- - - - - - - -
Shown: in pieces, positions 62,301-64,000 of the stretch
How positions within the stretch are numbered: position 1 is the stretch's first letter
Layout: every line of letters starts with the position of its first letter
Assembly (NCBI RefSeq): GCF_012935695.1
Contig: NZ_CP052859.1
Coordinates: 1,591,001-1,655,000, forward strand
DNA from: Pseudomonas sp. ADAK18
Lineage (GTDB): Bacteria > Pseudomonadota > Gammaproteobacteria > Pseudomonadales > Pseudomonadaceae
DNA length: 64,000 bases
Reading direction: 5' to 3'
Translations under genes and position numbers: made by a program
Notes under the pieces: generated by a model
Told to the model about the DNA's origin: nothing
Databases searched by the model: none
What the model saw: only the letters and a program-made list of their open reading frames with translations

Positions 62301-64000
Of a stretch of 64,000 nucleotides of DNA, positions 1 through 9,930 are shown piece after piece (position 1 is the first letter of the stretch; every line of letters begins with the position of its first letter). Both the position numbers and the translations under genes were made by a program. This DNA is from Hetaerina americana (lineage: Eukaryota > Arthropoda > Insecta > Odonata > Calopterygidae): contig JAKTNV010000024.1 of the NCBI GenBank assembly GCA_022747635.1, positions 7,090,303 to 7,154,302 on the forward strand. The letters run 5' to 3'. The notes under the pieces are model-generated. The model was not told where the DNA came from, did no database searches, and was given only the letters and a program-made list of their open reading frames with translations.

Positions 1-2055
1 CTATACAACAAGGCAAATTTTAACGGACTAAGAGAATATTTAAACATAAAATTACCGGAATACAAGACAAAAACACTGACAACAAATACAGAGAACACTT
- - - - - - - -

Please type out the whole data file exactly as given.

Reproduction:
Shown: in pieces, positions 62,301-64,000 of the stretch
How positions within the stretch are numbered: position 1 is the stretch's first letter
Layout: every line of letters starts with the position of its first letter
Assembly (NCBI RefSeq): GCF_012935695.1
Contig: NZ_CP052859.1
Coordinates: 1,591,001-1,655,000, forward strand
DNA from: Pseudomonas sp. ADAK18
Lineage (GTDB): Bacteria > Pseudomonadota > Gammaproteobacteria > Pseudomonadales > Pseudomonadaceae
DNA length: 64,000 bases
Reading direction: 5' to 3'
Translations under genes and position numbers: made by a program
Notes under the pieces: generated by a model
Told to the model about the DNA's origin: nothing
Databases searched by the model: none
What the model saw: only the letters and a program-made list of their open reading frames with translations

Positions 62301-64000
Of a stretch of 64,000 nucleotides of DNA, positions 1 through 9,930 are shown piece after piece (position 1 is the first letter of the stretch; every line of letters begins with the position of its first letter). Both the position numbers and the translations under genes were made by a program. This DNA is from Hetaerina americana (lineage: Eukaryota > Arthropoda > Insecta > Odonata > Calopterygidae): contig JAKTNV010000024.1 of the NCBI GenBank assembly GCA_022747635.1, positions 7,090,303 to 7,154,302 on the forward strand. The letters run 5' to 3'. The notes under the pieces are model-generated. The model was not told where the DNA came from, did no database searches, and was given only the letters and a program-made list of their open reading frames with translations.

Positions 1-2055
1 CTATACAACAAGGCAAATTTTAACGGACTAAGAGAATATTTAAACATAAAATTACCGGAATACAAGACAAAAACACTGACAACAAATACAGAGAACACTT